I am looking to improve the smoothness of my my concrete mud-bed before I lay my thin-set and tile. The mud-bed has dried, but there are some dips and divots that make it difficult for me to make the tile job smooth while maintaining the slope. I keep finding myself left with imperfect spots in the tile floor where water pools and that I have to push towards the drain with my foot (for example, one side of the drain is level but the other side dips below the drain and is not flesh). I have ripped the tile and thin-set up twice now. This time I am considering adding about another half-inch layer to

  1. smooth the concrete surface and for my thin-set and tile job, and
  2. improve the slope (if I can)


  1. Should I apply a 1/2 inch layer of self leveler on the dried concrete bed to accomplish this? Or
  2. Should I apply a 1/2 inch layer of thin-set to smooth the surface, let it cure, and then lay my thin-set, score and tile? Or
  3. Is this issue simply a matter of being more skillful in laying my tile on the concrete bed; or
  4. is ripping out the concrete bed, and starting fresh the only way to fix?

Background and steps of installation so far:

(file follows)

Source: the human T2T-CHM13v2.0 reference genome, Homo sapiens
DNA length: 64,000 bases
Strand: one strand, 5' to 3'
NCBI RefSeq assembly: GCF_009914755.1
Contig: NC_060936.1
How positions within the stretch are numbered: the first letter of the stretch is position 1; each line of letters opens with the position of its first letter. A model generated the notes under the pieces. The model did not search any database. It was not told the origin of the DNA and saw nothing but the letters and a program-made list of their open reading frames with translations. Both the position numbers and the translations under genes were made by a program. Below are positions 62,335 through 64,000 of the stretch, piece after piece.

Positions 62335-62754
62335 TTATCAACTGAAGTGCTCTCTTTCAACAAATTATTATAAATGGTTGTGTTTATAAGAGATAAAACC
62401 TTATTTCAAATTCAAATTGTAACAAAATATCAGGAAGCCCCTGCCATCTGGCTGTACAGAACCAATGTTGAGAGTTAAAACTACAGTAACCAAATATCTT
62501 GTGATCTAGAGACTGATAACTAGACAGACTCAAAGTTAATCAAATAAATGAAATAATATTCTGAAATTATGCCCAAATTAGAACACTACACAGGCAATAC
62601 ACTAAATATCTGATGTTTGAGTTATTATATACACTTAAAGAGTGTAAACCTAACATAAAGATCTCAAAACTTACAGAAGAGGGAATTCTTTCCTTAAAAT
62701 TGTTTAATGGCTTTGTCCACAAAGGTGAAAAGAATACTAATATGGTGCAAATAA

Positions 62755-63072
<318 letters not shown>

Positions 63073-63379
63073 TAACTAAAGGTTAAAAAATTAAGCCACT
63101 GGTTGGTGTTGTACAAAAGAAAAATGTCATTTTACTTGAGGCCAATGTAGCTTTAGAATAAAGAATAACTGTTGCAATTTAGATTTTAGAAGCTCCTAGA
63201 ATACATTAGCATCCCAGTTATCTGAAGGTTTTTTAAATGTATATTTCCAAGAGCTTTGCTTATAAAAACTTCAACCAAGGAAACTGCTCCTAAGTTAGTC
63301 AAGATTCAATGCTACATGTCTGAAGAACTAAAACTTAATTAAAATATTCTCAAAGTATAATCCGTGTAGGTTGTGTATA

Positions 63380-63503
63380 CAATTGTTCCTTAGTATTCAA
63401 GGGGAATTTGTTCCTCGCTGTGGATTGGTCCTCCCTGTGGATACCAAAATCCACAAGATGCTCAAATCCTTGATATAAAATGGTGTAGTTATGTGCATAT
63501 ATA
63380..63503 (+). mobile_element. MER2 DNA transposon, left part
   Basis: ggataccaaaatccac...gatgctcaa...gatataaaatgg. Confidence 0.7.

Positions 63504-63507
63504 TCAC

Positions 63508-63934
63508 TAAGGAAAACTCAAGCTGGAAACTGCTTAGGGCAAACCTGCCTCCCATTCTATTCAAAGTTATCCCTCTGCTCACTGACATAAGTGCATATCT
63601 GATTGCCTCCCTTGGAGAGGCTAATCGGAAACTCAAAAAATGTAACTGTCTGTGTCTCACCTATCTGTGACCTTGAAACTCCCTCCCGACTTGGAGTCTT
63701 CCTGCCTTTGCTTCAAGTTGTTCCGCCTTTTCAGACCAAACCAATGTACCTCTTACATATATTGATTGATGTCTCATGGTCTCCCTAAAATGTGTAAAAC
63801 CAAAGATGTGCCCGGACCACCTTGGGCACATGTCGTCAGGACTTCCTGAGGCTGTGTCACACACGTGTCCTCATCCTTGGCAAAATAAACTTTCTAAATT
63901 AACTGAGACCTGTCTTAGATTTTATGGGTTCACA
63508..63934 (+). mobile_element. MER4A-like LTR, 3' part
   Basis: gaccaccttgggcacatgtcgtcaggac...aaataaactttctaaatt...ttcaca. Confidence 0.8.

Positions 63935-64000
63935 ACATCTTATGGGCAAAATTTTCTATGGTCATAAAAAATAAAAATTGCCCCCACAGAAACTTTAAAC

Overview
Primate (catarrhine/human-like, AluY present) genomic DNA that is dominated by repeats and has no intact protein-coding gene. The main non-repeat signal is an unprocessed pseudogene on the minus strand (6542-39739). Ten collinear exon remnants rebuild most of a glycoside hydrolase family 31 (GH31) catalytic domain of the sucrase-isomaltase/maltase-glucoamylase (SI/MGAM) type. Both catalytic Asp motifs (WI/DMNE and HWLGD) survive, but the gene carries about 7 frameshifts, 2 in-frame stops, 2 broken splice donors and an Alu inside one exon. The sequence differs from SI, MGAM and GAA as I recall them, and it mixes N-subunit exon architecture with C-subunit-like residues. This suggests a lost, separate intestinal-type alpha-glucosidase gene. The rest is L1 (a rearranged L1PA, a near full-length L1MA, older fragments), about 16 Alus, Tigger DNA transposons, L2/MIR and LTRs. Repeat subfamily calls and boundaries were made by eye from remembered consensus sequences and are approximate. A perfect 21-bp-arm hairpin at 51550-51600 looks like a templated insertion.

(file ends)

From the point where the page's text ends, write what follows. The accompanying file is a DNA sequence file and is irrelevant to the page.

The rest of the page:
I am putting the final touches on a small walk in shower with a curb.

I had some professionals frame, drywall (cement board), water-proof, etc. I shopped around for tile-laying prices and decided that I’m better off trying myself, even if I wind up having to rip some tile and re-lay. I have the walls up fine. The floor, of course, has given me minor issues. I’m at the finish line though and am determined to finish it off.

First Try:

First, the learning experiences came when I used pre-mixed thin-set for the shower floor tile. The first time I payed the shower floor I used a mosaic penny tile. The slope seems okay because the water drained fine. There were a few areas, however, where water sat due to uneven tile. Nevertheless, after about two months, we noticed the floor became squishy in some areas where the water gathered and sat. Since I didn’t like how the white penny tile looked against my blue walls, I was happy to rip it up. The mortar and tile came up very easy (should have been my first clue), and the cement bed was unscathed.